The present invention is believed to provide a mechanism for unloading sheets of materials from a collator which is further simple in construction, and yet which is reliable in withdrawing stacks of sheet material articles from an indexable collating mechanism.

BRIEF DESCRIPTION OF THE DRAWINGS

The further advantages and features of this invention will become further apparent from the following detailed description, taken with reference to the accompanying drawings wherein:

FIG. 1 is a perspective view of a collating apparatus and a material handling apparatus including the automatic unloader according to the present invention;

FIG. 2 is a side elevational view of the unloading apparatus according to the invention with parts omitted;

FIG. 3 is a top view of the unloading apparatus of the present invention;

FIG. 4 is a front view of the unloading apparatus of FIG. 3, taken from the direction 4--4 of FIG. 3;

FIGS. 5, 6 and 7 are sectional elevations of the sheet gripping mechanism of the present invention in selected positions of movement; and

FIG. 8 is a schematic elevation of the movable housing portion of the unloader according to the invention.

DETAILED DESCRIPTION OF THE DRAWINGS

Referring now more particularly to FIG. 1, there is here shown in perspective an apparatus in which the unloader of the present invention is utilized and showing the manner of using the device. Thus, there is provided a rotary collator 10 composed of a plurality of individual shelves or bins 12 and into which bins 12 sheets are delivered by means, for example, of a tape conveyor 14. After the requisite number of sheets have been delivered to the bins of the collator 10 to complete the job, for example a given number of printed sheets forming a booklet, the stacks of sheets in the bins are delivered from the collator 10 to an unloader or unloading apparatus 16 which includes as a part thereof a gripper or gripper assembly P, the details of which are more particularly shown in subsequent figures. The unloader 16 includes again a conveyor 18 which may be of the tape conveyor type. The conveyor 18 delivers the stacks of sheets to an apparatus for performing a further operation on the sheets such as a jogger and stapler 20. A typical example of a rotary collator 10 is one which is shown in U.S. Pat. No. 3,076,647. A typical example of a jogger stapler useful in accordance with the present invention is one which is shown in U.S. Pat. No. 3,191,838.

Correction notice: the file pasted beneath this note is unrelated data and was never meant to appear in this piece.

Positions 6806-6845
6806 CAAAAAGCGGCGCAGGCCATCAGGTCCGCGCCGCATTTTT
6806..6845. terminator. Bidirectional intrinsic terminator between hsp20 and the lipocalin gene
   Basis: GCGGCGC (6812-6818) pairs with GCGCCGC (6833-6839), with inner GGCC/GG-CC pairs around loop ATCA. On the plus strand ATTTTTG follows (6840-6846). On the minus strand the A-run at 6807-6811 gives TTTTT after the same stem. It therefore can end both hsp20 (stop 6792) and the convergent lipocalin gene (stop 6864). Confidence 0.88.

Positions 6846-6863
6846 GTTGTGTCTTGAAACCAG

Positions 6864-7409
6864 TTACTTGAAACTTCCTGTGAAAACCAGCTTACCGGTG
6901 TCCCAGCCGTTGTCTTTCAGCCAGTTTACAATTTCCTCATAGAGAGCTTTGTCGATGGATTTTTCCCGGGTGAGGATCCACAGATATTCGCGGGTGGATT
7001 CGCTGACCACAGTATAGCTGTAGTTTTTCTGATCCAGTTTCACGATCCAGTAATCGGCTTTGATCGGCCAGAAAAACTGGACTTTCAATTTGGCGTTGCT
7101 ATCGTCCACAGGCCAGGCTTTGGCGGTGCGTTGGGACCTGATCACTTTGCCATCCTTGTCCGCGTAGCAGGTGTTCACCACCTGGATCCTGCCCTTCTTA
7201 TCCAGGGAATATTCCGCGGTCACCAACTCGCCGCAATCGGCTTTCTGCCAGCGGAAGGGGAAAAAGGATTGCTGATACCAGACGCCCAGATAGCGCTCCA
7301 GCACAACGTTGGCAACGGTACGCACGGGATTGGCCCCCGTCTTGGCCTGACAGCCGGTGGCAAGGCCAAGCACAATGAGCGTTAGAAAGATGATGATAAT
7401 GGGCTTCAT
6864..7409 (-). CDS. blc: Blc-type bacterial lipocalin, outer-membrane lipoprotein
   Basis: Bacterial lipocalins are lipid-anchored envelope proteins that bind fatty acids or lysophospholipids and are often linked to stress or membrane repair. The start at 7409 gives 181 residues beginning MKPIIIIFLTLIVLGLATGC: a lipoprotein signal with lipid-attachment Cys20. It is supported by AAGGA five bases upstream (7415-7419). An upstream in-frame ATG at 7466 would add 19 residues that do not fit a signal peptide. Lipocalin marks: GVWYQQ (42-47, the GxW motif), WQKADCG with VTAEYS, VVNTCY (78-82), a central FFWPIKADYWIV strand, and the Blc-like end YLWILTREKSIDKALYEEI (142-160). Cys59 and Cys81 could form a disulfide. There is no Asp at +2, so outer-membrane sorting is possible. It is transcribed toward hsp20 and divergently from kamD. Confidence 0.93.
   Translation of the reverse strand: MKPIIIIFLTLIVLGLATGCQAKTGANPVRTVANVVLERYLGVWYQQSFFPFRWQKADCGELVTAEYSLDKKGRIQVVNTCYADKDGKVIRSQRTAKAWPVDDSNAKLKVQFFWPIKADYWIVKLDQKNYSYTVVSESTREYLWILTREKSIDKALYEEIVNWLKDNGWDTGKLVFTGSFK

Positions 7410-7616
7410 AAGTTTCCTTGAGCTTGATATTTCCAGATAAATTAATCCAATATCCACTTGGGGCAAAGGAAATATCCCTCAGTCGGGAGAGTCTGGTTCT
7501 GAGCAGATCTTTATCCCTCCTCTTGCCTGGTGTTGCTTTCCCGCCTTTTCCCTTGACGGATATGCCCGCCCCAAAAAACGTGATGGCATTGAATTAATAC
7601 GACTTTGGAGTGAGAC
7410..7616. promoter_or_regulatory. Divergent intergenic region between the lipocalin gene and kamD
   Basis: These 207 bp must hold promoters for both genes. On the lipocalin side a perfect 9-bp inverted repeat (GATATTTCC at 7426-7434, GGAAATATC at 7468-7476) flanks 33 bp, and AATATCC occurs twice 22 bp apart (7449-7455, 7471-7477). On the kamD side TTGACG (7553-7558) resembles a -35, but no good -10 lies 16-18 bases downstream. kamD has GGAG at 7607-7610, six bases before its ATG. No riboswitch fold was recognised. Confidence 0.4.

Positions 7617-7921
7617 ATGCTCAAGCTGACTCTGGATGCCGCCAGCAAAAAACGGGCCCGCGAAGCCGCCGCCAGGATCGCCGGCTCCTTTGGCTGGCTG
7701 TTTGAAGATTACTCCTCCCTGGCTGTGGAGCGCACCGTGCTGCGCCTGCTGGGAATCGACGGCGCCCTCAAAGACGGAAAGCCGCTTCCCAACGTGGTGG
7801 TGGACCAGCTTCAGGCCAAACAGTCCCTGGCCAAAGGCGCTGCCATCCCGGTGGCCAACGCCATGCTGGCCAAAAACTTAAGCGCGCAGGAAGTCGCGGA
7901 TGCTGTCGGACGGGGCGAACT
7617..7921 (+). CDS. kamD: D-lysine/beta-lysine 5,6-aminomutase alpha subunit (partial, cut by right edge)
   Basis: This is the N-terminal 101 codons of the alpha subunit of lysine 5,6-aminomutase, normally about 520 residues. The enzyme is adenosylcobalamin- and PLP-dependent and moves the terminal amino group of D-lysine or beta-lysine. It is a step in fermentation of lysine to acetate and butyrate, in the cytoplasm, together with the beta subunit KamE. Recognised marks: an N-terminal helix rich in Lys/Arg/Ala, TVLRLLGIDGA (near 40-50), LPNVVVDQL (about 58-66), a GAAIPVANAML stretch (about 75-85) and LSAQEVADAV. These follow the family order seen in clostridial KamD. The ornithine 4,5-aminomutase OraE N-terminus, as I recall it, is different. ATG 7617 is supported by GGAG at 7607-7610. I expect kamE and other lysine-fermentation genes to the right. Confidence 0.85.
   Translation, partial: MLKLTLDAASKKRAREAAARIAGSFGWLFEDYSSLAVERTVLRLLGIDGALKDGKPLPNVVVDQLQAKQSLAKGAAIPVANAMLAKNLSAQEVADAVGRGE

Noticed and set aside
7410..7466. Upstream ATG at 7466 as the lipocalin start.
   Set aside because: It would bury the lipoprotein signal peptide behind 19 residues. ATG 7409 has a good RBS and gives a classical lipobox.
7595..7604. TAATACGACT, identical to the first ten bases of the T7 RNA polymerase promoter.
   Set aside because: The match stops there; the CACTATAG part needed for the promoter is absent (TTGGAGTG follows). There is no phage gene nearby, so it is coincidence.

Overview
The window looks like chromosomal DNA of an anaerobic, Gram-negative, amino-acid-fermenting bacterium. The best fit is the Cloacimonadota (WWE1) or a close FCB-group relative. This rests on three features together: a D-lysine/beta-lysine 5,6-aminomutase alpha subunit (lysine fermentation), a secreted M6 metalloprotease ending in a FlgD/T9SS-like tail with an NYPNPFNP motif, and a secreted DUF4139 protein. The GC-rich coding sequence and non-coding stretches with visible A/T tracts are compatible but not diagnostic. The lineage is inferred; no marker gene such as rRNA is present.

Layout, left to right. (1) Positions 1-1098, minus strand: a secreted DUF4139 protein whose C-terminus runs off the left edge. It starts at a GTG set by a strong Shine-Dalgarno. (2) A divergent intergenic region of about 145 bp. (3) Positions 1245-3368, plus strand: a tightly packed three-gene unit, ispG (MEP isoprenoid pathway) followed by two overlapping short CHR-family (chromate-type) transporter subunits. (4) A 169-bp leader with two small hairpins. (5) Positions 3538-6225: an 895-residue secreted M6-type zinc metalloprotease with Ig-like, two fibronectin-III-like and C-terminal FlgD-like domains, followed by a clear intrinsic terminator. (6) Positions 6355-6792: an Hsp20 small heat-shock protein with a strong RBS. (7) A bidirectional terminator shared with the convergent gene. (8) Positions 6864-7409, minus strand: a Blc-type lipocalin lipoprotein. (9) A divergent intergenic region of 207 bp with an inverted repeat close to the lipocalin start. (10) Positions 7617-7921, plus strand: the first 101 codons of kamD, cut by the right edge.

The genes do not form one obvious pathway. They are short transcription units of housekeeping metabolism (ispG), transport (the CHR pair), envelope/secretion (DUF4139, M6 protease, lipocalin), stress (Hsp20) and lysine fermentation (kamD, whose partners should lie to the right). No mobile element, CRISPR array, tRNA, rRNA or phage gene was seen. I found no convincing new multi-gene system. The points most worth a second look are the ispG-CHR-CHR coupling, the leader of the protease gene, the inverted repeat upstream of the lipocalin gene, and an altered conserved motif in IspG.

FIG. 2 shows on an enlarged scale an unloading apparatus 16 in operative association with a rotary collator 10. The unloader 16 as shown in FIG. 2 includes basically three major sections: a gripper assembly, a chain drive, and a conveyor. The conveyor portion 18 is composed of a plurality of endless transport belts 26 reaved about a head roller 28 at the inlet end of the conveyor and a tail roller 30 at the delivery end of the conveyor. Intermediate rollers such as tensioning roller 32 and idler rollers 34 and 36, and drive roller 38 are provided in a known manner. The drive roller 38 is driven by means of a sprocket 40 coacting with a chain 42 from a drive sprocket 44. The drive sprocket 44 is driven by a pulley 46, a belt 48 and a motor 50.